Redundancies inevitable in Northern Ireland construction industry if Stormont stays idle: survey
More than a third of Northern Ireland construction firms will make redundancies if the political impasse is not resolved in the coming months, according to a survey.
Over half of respondents also said they have been put off growing their workforce as a direct consequence of the stalemate.
It comes amid warnings from a senior industry figure that the sector is being crippled by what he says is a political derogation of responsibility.
John Armstrong from the Construction Employers Federation (CEF) said we could be sleepwalking into a "wholly unnecessary catastrophe".
Northern Ireland has been without a functioning government for more than two years.
According to the latest State of Trade Survey, local construction firms have identified the absence of the Executive as the major contributory factor towards their inability to grow and meet their job-creating potential.
The survey, covering the second half of 2018 and conducted by the CEF, took the opinions of 80 construction firms headquartered here.
Collectively, the companies were responsible for turnover of approximately £950m last year.
The survey's key findings included:
- 56% of respondents have put off growing their workforce as a direct consequence of the political impasse;
- 36% said they will make redundancies if the situation is not resolved in the next three to six months;
- 80% of respondents said the lack of an Executive had led, directly, to a reduction in the number of projects coming to the market;
- And 45% said the impasse had forced them to further shift their focus for new work outside of Northern Ireland.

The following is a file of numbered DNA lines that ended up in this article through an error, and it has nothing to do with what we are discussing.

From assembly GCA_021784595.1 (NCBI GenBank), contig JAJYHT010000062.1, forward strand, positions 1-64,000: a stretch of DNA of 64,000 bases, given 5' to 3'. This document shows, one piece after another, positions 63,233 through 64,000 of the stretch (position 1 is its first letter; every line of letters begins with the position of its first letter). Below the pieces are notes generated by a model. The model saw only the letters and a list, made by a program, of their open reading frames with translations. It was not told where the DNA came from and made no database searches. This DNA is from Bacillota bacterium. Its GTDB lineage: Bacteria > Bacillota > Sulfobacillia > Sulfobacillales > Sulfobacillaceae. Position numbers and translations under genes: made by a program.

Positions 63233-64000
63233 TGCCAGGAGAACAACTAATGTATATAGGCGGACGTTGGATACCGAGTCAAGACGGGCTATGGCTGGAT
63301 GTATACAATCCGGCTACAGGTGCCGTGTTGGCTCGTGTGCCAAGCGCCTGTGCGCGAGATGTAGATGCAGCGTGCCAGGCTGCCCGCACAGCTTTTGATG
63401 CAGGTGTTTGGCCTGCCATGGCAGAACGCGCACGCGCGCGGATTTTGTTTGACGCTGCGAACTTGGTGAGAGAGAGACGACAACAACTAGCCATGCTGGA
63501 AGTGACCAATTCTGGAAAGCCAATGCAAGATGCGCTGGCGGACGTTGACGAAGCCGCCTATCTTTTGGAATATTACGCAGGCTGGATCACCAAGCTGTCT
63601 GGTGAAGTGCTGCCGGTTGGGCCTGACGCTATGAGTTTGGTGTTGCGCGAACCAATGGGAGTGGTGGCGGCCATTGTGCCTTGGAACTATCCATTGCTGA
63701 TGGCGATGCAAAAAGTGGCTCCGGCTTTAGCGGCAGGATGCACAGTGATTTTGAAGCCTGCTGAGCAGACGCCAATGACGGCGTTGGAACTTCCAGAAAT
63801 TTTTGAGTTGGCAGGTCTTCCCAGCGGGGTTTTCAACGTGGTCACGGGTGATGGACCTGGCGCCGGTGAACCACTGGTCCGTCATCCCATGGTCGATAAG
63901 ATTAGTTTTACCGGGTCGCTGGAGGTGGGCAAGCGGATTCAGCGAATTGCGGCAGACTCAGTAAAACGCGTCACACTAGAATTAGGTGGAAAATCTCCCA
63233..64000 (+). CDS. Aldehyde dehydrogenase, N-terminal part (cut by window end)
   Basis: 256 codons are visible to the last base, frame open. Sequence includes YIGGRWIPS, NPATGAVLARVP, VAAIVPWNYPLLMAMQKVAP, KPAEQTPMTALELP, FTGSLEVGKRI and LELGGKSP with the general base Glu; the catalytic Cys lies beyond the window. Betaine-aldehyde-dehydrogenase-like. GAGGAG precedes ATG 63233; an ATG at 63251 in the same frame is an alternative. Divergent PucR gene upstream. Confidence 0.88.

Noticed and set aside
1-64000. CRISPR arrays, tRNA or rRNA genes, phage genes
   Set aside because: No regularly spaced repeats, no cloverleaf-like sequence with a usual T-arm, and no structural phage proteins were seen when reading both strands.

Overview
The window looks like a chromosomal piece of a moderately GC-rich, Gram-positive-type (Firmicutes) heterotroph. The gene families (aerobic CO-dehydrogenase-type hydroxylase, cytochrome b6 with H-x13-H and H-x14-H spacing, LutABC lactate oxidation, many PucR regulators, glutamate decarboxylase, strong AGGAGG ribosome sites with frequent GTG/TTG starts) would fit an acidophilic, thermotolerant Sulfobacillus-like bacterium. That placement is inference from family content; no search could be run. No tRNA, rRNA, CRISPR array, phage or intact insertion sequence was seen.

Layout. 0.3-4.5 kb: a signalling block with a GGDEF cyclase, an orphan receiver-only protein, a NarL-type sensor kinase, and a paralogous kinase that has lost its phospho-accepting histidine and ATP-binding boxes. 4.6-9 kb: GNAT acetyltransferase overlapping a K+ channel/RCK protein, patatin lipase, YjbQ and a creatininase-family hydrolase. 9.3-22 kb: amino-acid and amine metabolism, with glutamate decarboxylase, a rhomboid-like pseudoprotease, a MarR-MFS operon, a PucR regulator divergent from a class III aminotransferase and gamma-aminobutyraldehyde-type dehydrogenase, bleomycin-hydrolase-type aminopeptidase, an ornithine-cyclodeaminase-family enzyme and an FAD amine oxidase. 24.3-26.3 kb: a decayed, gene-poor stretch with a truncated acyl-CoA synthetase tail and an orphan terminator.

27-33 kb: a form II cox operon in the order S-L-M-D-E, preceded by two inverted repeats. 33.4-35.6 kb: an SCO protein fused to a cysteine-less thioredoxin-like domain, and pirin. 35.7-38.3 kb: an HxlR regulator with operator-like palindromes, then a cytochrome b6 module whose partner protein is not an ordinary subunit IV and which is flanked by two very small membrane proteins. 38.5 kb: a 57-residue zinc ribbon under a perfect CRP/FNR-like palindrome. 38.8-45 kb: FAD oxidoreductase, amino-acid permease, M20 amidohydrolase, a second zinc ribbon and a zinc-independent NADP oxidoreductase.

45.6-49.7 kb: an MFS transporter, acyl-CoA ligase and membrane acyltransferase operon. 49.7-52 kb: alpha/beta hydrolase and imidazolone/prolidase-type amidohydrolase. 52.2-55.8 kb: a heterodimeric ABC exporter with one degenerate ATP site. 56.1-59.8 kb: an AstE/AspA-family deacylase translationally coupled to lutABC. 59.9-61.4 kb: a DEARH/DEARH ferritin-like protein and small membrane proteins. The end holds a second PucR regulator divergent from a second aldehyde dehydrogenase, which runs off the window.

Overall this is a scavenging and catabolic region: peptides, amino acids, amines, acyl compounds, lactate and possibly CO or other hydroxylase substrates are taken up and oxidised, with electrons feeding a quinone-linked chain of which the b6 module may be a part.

Mr Armstrong, the federation's managing director, said: "Not since the deepest point of the recession a decade ago has our State of Trade survey painted such a stark picture with respect to the concerns of the local construction industry. "Two years of political intransigence has had the well-publicised effect of holding up public sector works, from values in the hundreds of millions to the tens of thousands, which have, as each month has passed, exacerbated the growth and employment-limiting issues that companies are facing."
Some 75% of companies surveyed said only with the restoration of the Executive could the industry achieve its growth potential. However, 75% of those surveyed worked at either full or almost full capacity in the last six months of 2018.
It also found 42% of respondents said profit margins were worse than this time last year. A further 35% said they were the same.
In October, Secretary of State Karen Bradley passed legislation designed to give greater clarity to their decision-making powers.
Mr Armstrong said this is beginning to have an impact with progression of some stalled projects. But he said that legislation can only be a stop-gap measure.
Mr Armstrong added that Northern Ireland will struggle to deal with many key challenges.
He said: "At a time when we need to consider fundamental restructuring in the governance and funding of some of our key public assets, we are actually sleepwalking into a wholly unnecessary catastrophe which it may take years to see a way out of."
The British and Irish governments met the five main parties last Friday.
Afterwards, Sinn Fein leader Mary Lou McDonald dismissed efforts to kick start talks at Stormont as a "sham".
Mr Armstrong said it appeared the collective political class was "oblivious" to firms' concerns.
He added: "If such a sense is true, and it is increasingly hard to contradict it, that represents a staggering derogation of responsibility at a time when leadership is required more than ever."